The beach is lined with dark and naked tree trunks. They still look pleasing but I am wondering whether spring will ever arrive. Then I spot one willow tree displaying a cloud of white. It’s not snow, but cotton-like flowers called pussy willows. I should take photographs of the blooms but don’t want to tromp my way through many meters of deep snow to reach them. Believing that there are more blooming willows, I follow Aki toward the beach’s end. 

            None of the other willows along the beach are blooming. I wonder if the flowery one is a wise predictor of winter’s end, or a short-lived fool. Then I leave the beach and climb a steep trail toward an eagle’s nest. One of the nesting birds calls out on our approach. But none of them make themselves visible from the trail. 

Nesting Eagles

t snowed most of last night. It’s scheduled to snow more this afternoon. But right now, in late morning, no rain or snow falls. The sun is even breaking through the clouds for minutes at a time. Aki is more than ready to walk along Sandy Beach.

            Four inches of new snow cover the trail to the beach. But it gives, rather than makng up slip and slide, when we walk on it. It takes us little time to work through the woods and onto the beach. The tide is reducing Sandy to a narrow trail. In a few minutes tidal water will close it to traffic. 

            By slipping under alders hanging over the beach, we are able to make it to the end of the beach where an immature bald eagle seems to sulking in a beachside cottonwood tree. I wonder, for the tenth time this winter, whether eagles will nest again in the Treadwell Woods that border Sandy Beach. We climb a snow-covered trail off the beach to where we can see an eagle nest built into the framework of a cottonwood. For the time since last summer an adult eagle is stationed above the nest.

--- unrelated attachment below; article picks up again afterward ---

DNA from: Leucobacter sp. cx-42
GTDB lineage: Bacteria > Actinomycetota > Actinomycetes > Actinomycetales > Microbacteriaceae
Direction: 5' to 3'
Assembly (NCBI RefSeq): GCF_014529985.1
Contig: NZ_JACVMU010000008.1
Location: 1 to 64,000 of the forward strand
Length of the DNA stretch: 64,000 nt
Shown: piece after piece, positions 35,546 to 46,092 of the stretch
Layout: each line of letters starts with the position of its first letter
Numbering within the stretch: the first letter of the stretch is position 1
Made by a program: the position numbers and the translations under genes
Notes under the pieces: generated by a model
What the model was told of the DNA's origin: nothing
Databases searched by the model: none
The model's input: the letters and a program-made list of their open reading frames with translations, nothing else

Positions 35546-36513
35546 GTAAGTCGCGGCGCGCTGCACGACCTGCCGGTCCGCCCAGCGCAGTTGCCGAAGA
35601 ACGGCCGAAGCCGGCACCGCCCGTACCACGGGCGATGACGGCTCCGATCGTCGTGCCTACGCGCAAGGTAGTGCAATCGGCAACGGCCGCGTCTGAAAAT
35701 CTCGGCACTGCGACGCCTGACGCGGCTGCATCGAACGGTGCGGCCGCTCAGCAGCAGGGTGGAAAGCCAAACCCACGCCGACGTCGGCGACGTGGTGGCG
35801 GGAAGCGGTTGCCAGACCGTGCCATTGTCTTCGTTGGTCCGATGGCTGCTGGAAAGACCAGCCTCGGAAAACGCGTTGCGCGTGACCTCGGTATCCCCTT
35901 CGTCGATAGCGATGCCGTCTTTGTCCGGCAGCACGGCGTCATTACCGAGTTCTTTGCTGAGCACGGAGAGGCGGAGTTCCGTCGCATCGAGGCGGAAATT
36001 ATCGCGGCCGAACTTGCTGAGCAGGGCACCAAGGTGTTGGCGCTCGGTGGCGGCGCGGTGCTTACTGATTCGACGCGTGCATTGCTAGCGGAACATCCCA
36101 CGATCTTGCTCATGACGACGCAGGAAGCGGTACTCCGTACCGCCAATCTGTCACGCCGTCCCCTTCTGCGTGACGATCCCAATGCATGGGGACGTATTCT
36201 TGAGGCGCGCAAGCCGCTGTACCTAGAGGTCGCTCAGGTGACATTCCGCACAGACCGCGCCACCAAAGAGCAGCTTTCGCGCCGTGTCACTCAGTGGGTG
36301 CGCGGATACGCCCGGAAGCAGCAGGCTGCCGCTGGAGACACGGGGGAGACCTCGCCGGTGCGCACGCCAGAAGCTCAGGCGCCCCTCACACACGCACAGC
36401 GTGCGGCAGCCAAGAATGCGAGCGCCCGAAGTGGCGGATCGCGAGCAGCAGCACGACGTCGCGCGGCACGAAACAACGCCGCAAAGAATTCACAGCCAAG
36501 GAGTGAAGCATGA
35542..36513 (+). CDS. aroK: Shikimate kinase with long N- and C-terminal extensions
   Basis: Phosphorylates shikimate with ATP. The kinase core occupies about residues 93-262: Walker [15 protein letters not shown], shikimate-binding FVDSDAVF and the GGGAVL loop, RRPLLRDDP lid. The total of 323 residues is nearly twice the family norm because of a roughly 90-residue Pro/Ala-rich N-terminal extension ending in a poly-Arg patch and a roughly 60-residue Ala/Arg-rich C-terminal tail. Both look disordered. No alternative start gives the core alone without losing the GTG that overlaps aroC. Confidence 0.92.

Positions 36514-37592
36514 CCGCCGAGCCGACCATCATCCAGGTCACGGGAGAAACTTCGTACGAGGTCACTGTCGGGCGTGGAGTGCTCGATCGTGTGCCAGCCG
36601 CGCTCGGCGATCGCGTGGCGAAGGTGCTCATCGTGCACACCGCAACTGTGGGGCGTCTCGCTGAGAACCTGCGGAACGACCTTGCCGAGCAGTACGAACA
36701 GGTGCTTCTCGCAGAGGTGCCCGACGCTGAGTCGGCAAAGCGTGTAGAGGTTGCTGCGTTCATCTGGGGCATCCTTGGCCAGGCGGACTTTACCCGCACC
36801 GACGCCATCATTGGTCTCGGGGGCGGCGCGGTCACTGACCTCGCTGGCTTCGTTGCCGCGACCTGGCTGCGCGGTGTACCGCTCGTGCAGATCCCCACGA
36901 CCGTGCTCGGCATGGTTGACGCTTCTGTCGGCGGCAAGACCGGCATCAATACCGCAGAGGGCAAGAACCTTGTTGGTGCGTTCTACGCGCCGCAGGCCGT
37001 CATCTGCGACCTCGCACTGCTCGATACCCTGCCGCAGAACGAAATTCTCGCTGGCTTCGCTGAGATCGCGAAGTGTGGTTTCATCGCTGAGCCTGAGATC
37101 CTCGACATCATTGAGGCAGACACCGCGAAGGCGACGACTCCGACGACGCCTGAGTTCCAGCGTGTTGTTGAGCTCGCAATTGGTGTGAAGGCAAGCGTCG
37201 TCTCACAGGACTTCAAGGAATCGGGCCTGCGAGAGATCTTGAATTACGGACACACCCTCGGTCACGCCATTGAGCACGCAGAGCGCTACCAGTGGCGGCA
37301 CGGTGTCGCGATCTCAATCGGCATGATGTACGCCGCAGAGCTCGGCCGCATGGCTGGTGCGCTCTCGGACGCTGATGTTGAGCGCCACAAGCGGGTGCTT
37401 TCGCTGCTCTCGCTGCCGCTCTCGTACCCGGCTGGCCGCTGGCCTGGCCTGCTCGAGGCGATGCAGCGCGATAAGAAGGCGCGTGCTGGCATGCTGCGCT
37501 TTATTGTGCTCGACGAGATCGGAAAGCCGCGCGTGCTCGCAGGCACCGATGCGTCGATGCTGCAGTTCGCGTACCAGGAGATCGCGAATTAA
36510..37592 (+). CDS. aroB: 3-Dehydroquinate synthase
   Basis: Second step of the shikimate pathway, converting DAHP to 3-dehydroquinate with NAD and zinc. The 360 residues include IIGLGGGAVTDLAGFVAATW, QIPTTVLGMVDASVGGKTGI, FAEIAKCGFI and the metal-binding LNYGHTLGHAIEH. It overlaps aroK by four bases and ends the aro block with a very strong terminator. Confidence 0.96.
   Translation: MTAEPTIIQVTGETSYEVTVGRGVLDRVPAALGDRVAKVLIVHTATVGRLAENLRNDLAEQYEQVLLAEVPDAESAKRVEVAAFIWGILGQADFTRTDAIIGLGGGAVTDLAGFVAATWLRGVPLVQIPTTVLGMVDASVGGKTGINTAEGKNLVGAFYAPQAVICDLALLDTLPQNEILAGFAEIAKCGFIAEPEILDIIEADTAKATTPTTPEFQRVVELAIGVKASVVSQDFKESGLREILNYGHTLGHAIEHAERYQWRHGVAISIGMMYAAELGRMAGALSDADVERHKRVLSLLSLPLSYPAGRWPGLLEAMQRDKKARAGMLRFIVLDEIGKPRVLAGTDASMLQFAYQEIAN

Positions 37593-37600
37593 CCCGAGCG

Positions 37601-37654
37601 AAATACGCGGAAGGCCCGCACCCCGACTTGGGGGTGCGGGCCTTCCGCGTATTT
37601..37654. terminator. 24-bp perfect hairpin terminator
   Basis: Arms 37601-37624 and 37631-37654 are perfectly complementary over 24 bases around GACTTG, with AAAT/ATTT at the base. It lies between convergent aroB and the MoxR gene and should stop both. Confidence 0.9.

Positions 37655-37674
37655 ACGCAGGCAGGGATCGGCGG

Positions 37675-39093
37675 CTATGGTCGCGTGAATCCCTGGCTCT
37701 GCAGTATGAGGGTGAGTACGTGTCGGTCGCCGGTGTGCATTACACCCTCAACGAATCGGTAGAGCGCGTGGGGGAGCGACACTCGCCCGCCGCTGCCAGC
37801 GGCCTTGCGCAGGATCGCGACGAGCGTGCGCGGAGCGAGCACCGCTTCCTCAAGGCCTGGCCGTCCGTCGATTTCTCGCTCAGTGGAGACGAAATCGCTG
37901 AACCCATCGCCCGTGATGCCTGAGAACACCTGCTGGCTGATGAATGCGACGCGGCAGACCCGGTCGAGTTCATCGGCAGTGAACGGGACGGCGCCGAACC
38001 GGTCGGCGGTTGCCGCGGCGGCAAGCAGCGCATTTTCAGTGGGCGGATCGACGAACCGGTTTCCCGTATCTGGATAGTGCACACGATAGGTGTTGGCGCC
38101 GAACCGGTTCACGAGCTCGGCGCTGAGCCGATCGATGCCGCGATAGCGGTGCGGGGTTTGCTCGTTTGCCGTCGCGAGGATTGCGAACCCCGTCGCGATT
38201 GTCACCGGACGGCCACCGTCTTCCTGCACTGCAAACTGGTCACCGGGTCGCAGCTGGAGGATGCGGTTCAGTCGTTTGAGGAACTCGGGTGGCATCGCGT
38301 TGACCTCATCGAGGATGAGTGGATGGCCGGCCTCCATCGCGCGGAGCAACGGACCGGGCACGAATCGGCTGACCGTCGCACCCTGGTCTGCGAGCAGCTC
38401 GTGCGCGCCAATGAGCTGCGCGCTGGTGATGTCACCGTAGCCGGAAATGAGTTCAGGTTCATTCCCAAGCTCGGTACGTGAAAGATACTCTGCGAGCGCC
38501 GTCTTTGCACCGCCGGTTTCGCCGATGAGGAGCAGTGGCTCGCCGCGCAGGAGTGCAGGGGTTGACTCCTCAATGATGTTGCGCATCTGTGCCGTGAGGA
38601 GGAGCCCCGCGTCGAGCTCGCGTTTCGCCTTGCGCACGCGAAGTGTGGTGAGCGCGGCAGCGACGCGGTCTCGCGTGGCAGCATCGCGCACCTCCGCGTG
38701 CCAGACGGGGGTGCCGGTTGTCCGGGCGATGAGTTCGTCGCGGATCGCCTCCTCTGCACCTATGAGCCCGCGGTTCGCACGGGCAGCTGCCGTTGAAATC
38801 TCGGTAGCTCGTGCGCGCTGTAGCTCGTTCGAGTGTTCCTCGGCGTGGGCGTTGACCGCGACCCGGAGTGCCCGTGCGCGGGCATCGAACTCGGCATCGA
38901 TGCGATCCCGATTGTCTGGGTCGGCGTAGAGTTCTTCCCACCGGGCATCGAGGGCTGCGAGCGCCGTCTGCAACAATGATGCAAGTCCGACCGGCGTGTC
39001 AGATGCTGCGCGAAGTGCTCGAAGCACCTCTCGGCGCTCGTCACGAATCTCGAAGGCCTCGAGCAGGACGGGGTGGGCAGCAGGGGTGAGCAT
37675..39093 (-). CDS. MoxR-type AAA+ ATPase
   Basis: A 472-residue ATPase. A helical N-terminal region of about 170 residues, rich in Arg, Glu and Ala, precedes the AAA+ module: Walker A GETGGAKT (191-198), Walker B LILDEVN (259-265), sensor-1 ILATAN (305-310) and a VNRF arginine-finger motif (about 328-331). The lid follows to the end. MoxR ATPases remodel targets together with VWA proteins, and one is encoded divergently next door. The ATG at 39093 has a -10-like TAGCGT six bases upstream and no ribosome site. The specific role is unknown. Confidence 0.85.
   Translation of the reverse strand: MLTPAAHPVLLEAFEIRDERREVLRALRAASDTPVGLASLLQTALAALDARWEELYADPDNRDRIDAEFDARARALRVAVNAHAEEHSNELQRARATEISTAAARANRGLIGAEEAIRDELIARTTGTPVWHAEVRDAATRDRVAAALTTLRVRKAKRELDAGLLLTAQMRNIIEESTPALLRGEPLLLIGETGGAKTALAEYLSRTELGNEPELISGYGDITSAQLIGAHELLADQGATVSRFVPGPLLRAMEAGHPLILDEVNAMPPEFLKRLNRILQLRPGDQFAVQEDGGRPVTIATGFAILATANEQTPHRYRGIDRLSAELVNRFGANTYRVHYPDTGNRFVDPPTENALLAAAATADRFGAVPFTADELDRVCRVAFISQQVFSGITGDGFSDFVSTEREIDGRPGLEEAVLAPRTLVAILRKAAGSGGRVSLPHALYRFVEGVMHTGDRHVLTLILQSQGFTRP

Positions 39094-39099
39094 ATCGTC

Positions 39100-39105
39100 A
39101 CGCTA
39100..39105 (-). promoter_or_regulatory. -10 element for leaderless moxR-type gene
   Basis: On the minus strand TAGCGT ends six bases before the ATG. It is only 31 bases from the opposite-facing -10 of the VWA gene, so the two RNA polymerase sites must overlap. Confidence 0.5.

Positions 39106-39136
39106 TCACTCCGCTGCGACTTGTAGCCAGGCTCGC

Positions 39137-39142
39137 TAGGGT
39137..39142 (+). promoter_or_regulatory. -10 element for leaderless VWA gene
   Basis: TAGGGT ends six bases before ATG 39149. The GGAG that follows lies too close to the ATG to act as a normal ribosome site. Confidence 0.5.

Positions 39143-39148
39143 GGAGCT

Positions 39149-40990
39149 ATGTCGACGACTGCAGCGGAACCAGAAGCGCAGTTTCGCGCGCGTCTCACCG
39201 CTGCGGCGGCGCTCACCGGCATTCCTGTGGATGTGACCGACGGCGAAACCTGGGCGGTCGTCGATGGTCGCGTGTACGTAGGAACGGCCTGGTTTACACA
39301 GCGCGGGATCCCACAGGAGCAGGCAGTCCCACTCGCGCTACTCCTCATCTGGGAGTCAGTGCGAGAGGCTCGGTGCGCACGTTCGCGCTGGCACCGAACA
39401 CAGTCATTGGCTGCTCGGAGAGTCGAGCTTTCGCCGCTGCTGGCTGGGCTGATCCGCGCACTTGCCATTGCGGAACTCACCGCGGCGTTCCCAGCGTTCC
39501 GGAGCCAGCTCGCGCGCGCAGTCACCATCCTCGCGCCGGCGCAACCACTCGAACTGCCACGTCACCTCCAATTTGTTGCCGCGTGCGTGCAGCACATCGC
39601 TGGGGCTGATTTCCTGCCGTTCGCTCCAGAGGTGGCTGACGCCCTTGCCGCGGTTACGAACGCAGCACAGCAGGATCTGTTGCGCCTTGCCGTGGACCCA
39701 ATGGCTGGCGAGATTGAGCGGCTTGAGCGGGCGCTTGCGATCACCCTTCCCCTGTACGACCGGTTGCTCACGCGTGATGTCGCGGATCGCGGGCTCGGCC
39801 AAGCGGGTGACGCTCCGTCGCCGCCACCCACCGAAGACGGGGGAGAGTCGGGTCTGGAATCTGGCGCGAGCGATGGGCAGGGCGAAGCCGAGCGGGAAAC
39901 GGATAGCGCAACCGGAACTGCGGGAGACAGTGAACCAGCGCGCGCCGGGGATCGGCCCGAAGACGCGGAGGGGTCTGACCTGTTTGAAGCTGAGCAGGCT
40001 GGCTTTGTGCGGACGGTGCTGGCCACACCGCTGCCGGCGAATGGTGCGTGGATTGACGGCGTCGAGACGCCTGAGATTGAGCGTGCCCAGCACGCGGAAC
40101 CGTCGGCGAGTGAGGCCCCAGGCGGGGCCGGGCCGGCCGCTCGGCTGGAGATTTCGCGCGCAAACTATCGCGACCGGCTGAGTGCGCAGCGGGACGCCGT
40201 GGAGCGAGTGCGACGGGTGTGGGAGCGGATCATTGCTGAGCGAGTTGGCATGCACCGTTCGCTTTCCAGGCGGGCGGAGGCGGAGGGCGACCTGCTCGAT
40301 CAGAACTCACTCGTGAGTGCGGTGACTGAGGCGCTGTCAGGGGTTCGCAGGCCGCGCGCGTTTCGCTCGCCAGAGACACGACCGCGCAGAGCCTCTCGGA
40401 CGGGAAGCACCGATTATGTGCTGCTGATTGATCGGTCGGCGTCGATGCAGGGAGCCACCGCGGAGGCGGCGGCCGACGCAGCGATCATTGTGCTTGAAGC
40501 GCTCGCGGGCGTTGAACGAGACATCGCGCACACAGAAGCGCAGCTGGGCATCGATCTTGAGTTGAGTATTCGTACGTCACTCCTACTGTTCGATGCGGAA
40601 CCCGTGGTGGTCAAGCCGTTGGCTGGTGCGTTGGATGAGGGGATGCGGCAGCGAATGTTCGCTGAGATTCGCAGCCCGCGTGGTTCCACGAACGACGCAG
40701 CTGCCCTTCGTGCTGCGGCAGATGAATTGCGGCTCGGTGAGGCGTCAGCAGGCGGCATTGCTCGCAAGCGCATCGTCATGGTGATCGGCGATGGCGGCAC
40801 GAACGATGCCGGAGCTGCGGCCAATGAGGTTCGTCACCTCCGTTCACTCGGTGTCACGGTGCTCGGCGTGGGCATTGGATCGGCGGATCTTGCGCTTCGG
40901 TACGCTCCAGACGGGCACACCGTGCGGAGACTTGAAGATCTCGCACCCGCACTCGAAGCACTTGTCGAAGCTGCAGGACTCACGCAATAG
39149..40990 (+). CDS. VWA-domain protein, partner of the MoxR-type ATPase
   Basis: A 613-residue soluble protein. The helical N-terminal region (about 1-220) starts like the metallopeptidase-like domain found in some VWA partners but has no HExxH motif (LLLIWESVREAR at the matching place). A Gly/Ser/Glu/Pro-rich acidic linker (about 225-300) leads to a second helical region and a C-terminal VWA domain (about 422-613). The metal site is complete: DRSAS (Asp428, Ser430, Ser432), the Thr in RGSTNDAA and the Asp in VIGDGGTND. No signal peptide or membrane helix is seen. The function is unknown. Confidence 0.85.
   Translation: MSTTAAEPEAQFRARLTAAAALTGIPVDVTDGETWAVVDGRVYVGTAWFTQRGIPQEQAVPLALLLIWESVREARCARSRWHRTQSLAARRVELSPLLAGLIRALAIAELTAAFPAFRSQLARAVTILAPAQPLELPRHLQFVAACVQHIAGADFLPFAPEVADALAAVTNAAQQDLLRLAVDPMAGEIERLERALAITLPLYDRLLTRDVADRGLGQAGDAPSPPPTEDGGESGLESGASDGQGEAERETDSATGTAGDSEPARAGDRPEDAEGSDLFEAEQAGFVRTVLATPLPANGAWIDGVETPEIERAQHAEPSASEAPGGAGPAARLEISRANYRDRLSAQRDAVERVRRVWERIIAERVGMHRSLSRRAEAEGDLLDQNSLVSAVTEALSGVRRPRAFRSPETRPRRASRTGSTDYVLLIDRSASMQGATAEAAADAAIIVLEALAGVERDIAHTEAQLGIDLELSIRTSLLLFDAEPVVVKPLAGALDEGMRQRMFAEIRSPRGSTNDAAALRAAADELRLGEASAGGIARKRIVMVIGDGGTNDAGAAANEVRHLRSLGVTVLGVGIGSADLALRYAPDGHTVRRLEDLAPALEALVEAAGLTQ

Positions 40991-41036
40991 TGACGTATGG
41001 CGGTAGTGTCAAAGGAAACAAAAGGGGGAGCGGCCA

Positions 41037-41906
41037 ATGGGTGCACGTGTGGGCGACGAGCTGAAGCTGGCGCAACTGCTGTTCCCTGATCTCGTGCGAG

Not Driven Away by Snow

The snow has returned, a snotty, unstructured white mass of dancers. They fly down the street as we drive to Fish Creek. The parking lot for the trail only has one car. We will see them for a few seconds while on the trail. Then we will have the place to ourselves.

            I expected to find the delta empty. But it is full of birds. There are plenty of gulls and mallard duck, all working the shallows for food. None pay us any attention. In a little, shallow pond, two killdeer feed. Normally, they never visit the Alaskan rainforests in winter and are rarely seen in other seasons. They must have flown long and hard to get to the creek delta because they total ignore our presence. 

            On the other side of the little pond, an American wigeon walks along the beach. His kind are rarely seen in our area this time of year. A few minutes later, while passing along a short trail through the woods, a I stop short when a chestnut backed chickadee lands on the trail a few meet away. Like the gulls and the mallards, the chickadee is almost always around. But this one has no time or interest in keeping any distance between himself and Aki or I. 

Eagles or Ducks

            Aki and are standing on the edge of a shrinking beach. An hour ago, we could have walked far out onto the Sheep Creek delta, passing mallards and crows feeding in the shadows. In another few minutes, the trail we are on will disappear under the incoming tide. The pup and need to move now or have to deal with soaked feet and boots.

            The remaining beach lands are still frozen, even sections covered by water during the high tide. We can fly across it. Down the beach two bald eagles seem to pout onboard a floating gold dredge.

            They ignore us as we approach the edge of the beach. I secure telephoto lens on a battered peer post. While his friend sits hunched on the tiny dredge, the eagle turns to stare at me. A few hundred years from him, a small collect of mallards float together in a tight, and tiny island. I wonder if the eagles were about to divebomb the ducks when we showed up.